Pedaling Revolution

‘Pedaling Revolution’ is the title of a new book on bicycling in the U.S. by Portland journalist Jeff Mapes.  It’s a pretty comprehensive look at the state of everyday cycling (not bike racing), whether it be urban commuting or riding bikes to school.  Mapes takes a look at what’s going on in Portland, NYC, Chicago and Davis, CA among other places, in terms of the different approaches to making cities more bike-friendly. He also has a chapter on the evolution of cycling in Europe, particularly the Netherlands and Copenhagen.  One thing that seems true is that in Europe bicycling is not nearly as politicized as it has become in the U.S.; people there are happy to drive cars when it makes sense and they can afford it, but also respect cyclists on the road because they’ve been there in the past, and their kids are probably on bikes today.

I hadn’t realized that there is a major debate that’s been going on for years, about whether the best approach is to create separated bike lanes (as they do in the Netherlands, for example) or not.  Those against argue that there is increased danger at intersections when bikes come out of these lanes and surprise cars (especially right turners).  On the other hand, many people say that they would ride more if they had access to safer bike lanes.  One point that does seem pretty well proven by now is that the more riders there are on the streets, the more generally safe it gets to ride, presumably because drivers become much more aware of the possibility of cyclers.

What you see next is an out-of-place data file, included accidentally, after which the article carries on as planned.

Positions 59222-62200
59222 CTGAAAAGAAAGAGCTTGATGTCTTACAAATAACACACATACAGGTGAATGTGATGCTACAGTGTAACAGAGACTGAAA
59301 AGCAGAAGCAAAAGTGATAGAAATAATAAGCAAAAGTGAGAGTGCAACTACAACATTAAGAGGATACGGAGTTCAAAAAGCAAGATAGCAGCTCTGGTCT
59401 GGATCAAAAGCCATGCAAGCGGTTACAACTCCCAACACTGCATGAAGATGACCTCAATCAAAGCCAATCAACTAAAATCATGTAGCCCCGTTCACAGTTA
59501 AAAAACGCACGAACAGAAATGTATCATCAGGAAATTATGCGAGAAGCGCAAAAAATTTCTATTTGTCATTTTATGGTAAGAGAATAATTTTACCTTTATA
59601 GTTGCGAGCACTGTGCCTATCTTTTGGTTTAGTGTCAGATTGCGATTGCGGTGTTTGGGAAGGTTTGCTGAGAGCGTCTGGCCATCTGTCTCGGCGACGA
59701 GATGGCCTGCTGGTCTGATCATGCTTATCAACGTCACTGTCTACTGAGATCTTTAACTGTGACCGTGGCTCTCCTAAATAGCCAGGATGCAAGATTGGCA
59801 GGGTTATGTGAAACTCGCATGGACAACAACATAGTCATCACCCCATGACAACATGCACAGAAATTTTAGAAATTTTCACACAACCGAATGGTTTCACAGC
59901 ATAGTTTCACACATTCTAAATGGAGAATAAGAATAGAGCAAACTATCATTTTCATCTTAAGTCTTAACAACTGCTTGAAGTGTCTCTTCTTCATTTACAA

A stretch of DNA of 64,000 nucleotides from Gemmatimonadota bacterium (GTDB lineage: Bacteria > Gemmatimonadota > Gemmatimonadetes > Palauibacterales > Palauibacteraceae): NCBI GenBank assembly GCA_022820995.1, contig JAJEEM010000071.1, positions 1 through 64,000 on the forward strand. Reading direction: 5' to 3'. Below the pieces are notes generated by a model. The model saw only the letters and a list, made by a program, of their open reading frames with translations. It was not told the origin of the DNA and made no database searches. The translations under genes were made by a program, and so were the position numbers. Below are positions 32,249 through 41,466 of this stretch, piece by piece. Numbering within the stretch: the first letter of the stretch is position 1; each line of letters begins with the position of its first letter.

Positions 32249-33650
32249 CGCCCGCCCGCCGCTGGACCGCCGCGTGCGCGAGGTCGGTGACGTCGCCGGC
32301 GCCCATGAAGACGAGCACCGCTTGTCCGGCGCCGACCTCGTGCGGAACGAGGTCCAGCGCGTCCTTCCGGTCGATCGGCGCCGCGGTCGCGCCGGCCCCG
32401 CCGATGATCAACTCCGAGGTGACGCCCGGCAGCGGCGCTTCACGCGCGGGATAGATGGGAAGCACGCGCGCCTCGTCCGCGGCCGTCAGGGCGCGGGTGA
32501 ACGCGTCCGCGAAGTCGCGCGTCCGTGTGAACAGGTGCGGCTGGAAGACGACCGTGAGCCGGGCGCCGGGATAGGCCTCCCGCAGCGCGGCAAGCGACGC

Here in Portland, there are some devoted bike lanes, but also a set of so-called bike boulevards, that don’t have painted lanes, but are low-traffic streets that are set up with stop signs on cross streets to allow pretty quick cross-town bike rides.

Well worth a read for anyone interested in the topic.  I didn’t think much about the title when I bought the book, but it’s actually quite clever.  Here’s a blog entry from the designer of the cover.

While on the topic of bicycling, I must note that the NYT’s love-affair with Portland continues, with a story on Friday titled “Portland, Portland Style: Touring by Bicycle” by Matt Furber.  Here’s a taste:

For visitors, it’s possible to land at Portland International Airport and hop the MAX Light Rail to start a city tour.

“You can just load your bike on the train and head into town,” said Don Shepler, a Portland-trained chef who, together with his wife, Erin Zell, runs Galena Lodge, a Nordic skiing retreat and summer hiking stop in southern Idaho. The couple enjoy returning to Portland for biking-and- food tours.

“The last time we were there we rode to a bunch of different restaurants on Alberta Street,” Ms. Zell said. “We’d enjoy a drink and appetizers and ride somewhere else.”

Days of clear weather come and go this time of year, but it never really rains that hard, Mr. Shepler said, adding that he liked the flow of bicycle traffic in Portland. “On the side streets with bike lanes you’re on the grid, and you can just go,” he said.

Update:  One other thing on this topic:  a new magazine on this topic just got started, and it’s called Bicycle Times – ‘your everyday cycling adventure.’

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